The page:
A Letter to My 12-Year-Old Self

courtesy Gracie Films/20th Century Fox

Last year, my wife’s company asked its male employees to write a letter to their 12-year-old selves about the meaning of manhood as part of a gimmicky ad campaign. (She works for a large ad agency.) As my wife is not male (last time I checked), she asked me if I’d be interested in participating as part of a creative exercise, since she knows how obsessed I am with that age, so I did. I realize the subject of this entry is only tangentially related to the theme of this blog (namely, writing and publishing my novel), but my book is about childhood and growing up, so I’m giving myself a pass. My blog, my rules. Here it is:

Dear Mike,

Well buddy, you made it! I bet you didn’t think you’d live to see 44 years old, but I’m living proof that you did. Congrats! How do you feel now that you’re all grown up? Pretty good, actually! How do you look? Uh…try to remember how you feel is more important than how you look. But let’s just say you should enjoy your hair while you still have it.

If you’ve just turned 12, you’re at the tail end of what will become your favorite school year. Keep studying hard, but never forget to have fun. Rally around your friends, and enjoy the time you have left in elementary school. Not to frighten you, but it goes fast. The year you’re living in will end up becoming your favorite, but I don’t want to say why. I’d like to leave at least a few surprises. I do want to give you some helpful hints, though, so after you get it out of your system, maybe put down your cartooning pencil. It’s fun to doodle, but it won’t be your career. Sorry, but you will not become the next Jim Davis, as a few art teachers predicted. Use that pencil for writing instead.

Also, don’t be afraid to date in a few years. You will be asked out by exactly one person in your entire life, so you may as well take her up on her offer. It’s only pizza and a movie, dude. It’s not the end of the world. (It’s not even necessarily the end of your childhood.) Dating is surprisingly fun and not the harbinger of bad things to come as you fear.

Now for some tough love: You need to take exercise more seriously. Remember that physical health contributes to mental health. I’m not saying you have to join a gym (you do in your teens, and it’s a waste of time and money), but you should play outside with your friends more. I know all too well how fun and addicting Nintendo can be, but it’s no good to play it all day every day, especially when you’re playing it by yourself.

It’s good to challenge yourself once in a while. You might want to think about taking the Honors classes you were assigned to in junior high instead of settling for Regents. Speaking of which, and there’s no way to sugarcoat this, but junior high and high school are going to be hell on earth, particularly high school. You will be called every name in the name-calling book, including ones you hadn’t even realized were invented yet, like the oxymoron “stupid nerd.” Not only do new people attack you (verbally, not physically, though you will be challenged to fistfights after school), but your old, close friends will seemingly abandon you, too. And yes, there are even cruel teachers in your future. It sucks, but it’s all part of growing up. It gets better, but be aware that it first gets worse before it gets better. But it does get better. Just know that through it all, it’s not your fault. Please don’t take it personally, though I obviously know you better than anyone else, so you will. But at least try. If you take nothing else away from this letter, always remember their mocking you is a reflection of their character, not yours.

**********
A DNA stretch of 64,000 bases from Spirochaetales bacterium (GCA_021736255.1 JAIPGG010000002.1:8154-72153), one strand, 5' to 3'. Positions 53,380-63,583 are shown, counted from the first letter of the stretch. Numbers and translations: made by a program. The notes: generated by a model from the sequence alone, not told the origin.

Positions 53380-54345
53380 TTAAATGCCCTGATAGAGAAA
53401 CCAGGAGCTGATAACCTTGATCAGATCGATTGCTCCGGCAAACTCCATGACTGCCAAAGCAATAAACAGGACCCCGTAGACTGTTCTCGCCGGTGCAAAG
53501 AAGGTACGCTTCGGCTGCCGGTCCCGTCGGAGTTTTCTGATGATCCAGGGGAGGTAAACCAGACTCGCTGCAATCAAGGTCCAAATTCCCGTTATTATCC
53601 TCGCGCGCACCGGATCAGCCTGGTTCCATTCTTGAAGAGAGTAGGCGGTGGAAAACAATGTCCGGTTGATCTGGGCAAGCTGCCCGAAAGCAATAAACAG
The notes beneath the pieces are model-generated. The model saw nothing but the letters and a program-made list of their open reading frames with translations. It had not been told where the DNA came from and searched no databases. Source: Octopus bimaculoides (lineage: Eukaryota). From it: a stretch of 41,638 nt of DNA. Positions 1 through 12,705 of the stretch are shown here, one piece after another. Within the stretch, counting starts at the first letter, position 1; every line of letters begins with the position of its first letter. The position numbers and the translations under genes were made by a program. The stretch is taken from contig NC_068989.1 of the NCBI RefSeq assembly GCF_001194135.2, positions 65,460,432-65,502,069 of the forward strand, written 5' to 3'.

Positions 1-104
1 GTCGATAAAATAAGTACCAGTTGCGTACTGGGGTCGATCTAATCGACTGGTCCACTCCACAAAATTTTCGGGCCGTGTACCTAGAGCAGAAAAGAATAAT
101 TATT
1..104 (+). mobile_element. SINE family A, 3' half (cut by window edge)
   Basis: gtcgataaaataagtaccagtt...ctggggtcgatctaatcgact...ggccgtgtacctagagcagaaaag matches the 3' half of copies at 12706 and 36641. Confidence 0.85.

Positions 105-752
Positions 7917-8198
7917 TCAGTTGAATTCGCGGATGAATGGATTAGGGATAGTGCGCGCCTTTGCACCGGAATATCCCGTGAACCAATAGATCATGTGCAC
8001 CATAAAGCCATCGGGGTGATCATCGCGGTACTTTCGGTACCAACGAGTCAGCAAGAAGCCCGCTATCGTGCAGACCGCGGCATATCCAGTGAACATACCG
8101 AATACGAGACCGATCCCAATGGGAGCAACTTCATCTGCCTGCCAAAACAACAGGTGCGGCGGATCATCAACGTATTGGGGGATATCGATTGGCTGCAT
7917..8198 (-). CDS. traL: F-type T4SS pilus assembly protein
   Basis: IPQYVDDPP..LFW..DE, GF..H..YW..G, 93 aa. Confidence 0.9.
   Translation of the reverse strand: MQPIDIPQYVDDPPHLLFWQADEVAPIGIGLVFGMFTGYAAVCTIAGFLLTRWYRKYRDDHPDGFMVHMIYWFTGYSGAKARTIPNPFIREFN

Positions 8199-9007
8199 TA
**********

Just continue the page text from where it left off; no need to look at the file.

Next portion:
Part of being a man is to defend yourself — not to start fights but to learn to stand up for what you believe. If you don’t do it, no one else will. Being wishy-washy like your comic heroes Charlie Brown and Jon Arbuckle is not a virtue. The cliché is true: If you don’t stand for something, you’ll fall for anything.

Anyway, I rambled on long enough, and as I wrote at the beginning of this letter, I don’t want to give everything away, so stay strong, keep hitting the books, and learn to relax a little more. And please never lose your sense of humor. It’s invaluable in more ways than you know, and it may one day literally save your life.

Your pal,

Mike

P.S.: Don’t forget to see “Batman” this summer. You’re going to love it. Also, check out the premiere of “The Simpsons” in December. Trust me. This show has legs.

Back to present day Mike: Don’t forget to sign up for blog updates to snag your free book! (Do I even need to keep reminding you? Yes, I think I do.) Also, I noticed that several people began “following” my blog over the past few weeks, and I greatly appreciate that, but if you want a free book, you need to enter your email address and click “Sign Up” in the opt-in box at the bottom of the Blog/FREE Book page. Without your email address, I have no way of sending you the book. Next week’s blog (when we’re back to Thursday updates): How to Write a Novel in Seven Easy Steps

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